4. Re: the counters I agree with kareng that you shouldn't put anything on the counter. However, that includes not just food, but your dishes too. If there are crumbs on the counter, and your dishes pick them up, then you wash your dish in the sink along with all your other nice, clean dishes... small crumbs will end up on the eating-side of your dishes. I know I react to tiny amounts of gluten stuck in cookware, so I'm really careful that no part of my dish comes into contact with a crumby surface. How to do this in a shared kitchen? Well, I'm still figuring that out. So far, it involves placemats put on the counter before I place any of my dishes down. You should be able to get them cheaply at a dollar-store. They wash easily, and can be kept in a separate location to everyone else's dishes and placemats. The presence of gluten in my dishwater is enough to make me react, so I need to take this precaution. It might be a good idea for you, since you're not sure if you can fully clean your counters. FYI, you might want to clean your laptop keys too, if you eat at your computer.
  5. Hi everyone, I've read a lot of the posts related to brain fog, and have found a lot of great info. However, I haven't found much related to ways in which to speed up recovery from it. I've listed below what I found: do you know additional ways? Here's what I've found in the other posts: - Get nutrient levels checked, especially: vitamins B and D, calcium, magnesium. Take supplements as needed. - Get seratonin and neurotransmitter levels checked - Take probiotics - Ensure there's absolutely no gluten cross-contamination Here are things I've picked up or figured out myself: - Identify foods other than gluten which set off the "brain fog" response - Identify foods labelled "gluten-free" which have ingredients you know to be ok for you, but which set off a reaction anyway (my guess is this is due to manufacturing processes - Mary's Gone Crackers is one food which fits this criteria for me). Anything else? I've been particularly looking for programs designed to aid memory recovery and general brain function recovery from a temporary "cognitive decline", but haven't found anything good yet. That said, I haven't been able to fandangle my way into a neurologist's office to ask an expert, either. Does anyone know of differences in recommended brain fog recovery aids for non-celiac gluten sensitivity versus celiac disease? Thank you!!
  6. Does Gluten Affect Your Thinking ?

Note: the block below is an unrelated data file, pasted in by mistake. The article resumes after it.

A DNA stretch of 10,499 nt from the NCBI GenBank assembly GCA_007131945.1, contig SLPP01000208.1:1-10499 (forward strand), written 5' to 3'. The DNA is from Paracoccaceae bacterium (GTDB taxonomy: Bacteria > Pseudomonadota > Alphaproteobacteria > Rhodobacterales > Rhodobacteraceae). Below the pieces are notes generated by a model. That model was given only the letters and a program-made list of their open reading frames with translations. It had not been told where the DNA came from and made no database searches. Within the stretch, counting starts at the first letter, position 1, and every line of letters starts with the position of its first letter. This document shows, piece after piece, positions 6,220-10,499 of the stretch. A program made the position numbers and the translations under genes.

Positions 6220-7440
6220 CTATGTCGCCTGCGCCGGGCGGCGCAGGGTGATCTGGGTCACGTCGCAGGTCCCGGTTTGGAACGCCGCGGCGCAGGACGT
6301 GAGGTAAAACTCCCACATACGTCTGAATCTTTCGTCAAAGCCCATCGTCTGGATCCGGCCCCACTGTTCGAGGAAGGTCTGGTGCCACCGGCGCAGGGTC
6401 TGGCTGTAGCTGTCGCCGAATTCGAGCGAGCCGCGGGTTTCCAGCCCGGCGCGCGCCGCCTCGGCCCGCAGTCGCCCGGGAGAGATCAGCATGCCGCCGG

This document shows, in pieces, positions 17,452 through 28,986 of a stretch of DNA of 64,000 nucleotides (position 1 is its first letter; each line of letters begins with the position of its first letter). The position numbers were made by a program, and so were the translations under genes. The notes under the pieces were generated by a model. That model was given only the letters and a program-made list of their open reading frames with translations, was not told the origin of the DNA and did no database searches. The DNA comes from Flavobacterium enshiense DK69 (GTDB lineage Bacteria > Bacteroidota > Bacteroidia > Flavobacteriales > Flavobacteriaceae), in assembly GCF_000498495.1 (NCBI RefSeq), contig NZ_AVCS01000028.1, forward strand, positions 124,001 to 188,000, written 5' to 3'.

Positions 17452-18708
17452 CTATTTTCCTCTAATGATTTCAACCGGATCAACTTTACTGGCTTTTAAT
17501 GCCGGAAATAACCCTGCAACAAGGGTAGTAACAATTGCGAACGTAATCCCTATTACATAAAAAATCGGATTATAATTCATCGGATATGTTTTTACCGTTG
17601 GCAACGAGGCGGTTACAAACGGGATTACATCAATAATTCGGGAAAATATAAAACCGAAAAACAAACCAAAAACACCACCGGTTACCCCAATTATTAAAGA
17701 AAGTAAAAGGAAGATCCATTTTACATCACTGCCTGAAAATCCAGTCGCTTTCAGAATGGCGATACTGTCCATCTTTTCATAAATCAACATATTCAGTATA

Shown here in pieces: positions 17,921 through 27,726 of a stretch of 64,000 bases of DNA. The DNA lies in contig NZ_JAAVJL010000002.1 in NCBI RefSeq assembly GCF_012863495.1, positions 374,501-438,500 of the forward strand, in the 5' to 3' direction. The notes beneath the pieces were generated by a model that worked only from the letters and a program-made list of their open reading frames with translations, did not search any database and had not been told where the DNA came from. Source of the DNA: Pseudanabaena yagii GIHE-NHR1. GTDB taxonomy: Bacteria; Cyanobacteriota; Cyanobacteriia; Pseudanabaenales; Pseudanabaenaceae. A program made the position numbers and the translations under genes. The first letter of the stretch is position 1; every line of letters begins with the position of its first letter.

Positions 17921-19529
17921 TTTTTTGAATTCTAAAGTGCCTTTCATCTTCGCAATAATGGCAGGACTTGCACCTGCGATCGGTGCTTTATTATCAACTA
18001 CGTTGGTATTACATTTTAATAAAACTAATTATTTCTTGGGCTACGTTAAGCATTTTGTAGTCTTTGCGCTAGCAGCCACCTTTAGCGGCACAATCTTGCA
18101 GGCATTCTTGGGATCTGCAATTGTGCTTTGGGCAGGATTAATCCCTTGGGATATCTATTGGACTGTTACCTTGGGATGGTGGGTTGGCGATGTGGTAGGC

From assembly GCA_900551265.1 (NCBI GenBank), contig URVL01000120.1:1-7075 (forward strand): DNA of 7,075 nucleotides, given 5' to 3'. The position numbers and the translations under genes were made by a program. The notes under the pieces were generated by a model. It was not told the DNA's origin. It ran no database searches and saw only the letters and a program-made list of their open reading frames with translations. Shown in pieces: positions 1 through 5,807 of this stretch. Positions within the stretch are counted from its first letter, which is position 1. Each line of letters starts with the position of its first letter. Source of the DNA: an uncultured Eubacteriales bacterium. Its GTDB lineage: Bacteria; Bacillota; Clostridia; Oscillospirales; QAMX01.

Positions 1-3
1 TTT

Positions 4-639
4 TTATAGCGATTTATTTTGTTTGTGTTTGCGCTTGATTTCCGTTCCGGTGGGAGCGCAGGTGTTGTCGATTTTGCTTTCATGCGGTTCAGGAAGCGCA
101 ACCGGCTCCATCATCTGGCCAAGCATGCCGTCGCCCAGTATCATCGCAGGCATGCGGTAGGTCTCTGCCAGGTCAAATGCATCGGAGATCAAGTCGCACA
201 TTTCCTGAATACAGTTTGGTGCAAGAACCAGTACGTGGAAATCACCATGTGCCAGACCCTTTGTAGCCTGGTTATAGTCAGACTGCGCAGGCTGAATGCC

Yes. Memory problems, especially logging short-term to long-term memory. My thinking slowed down incredibly. I could hardly think at all after an accidental glutening (and literally couldn't remember what someone said 2 sentences ago in an important conversation). Two days later, I clocked a math problem which should have taken me 10 to 15 seconds instead taking me 40 minutes... with help. This was typical at that time. I had some energy to think faster than that in the course of a day, but it was limited. I think I'd get about an hour and a half of thinking at 1/50th my normal speed (at a guess), and the rest of the day was much worse than that. I also felt like I couldn't reach parts of my brain just after being glutened. Particularly, I felt I couldn't reach the part which controls social interaction. I would know, from observing people's reactions and my knowledge of what's normal appearance for people, that I was exhibiting the wrong body language in certain situations... but, I couldn't figure out how to fix it. I barely had the energy to be present and listening to what was going on - and of course I was trying to participate in what was going on, since I'm stubborn - so I think my body just didn't have the energy to provide access to that part of my brain. Just my personal guess at a reason. I was choosing, in the morning in the shower, which parts of my brain wouldn't work each day, since I could tell I didn't have the energy to run everything but felt I needed to keep going to keep my career on-track.... Admittedly, that was stupid. I should have been off on medical leave then, but I was determined and - did I mention? - stubborn. Difficulty concentrating didn't feel like an issue at the time, but after eliminating every possible trace of gluten and consequently returned to a clear head I noticed that concentrating had been much harder than it needed to be. I no longer have to exert energy just to be present in a situation, let alone to concentrate on something. Concentration is just a natural state now, like it should be. I can also relax now without feeling like my brain might scatter to all ends of the earth: before, I was exerting so much energy just to keep myself together and keep pushing forward that I felt if I stopped, I'd just fall apart and never be able to do anything again. Depression was a problem, but I learned to turn it around without really knowing that I was, underlyingly, depressed. I know that sounds odd. Again, it was only after going completely gluten-free that I realized that I didn't actually need to exert energy to stay happy: I could naturally enjoy things and have fun without putting any effort whatsoever into the task of enjoying what I was doing. I think what made me dislike making small decisions and doing any mandatory tasks sooner than required was not gluten, but a nutrient deficiency in folate. I thought these problems were due to cross-contamination or my brain still healing from being glutened. However, after having some bread enriched with folate and a few other vitamins, these problems completely disappeared. I did some nutrition analysis using an online nutrition database and discovered my folate intake was borderline, but my intake of the other vitamins in the bread were more than adequate. Hence, my conclusion of folate deficiency. Folate is required to make neurotransmitters, FYI.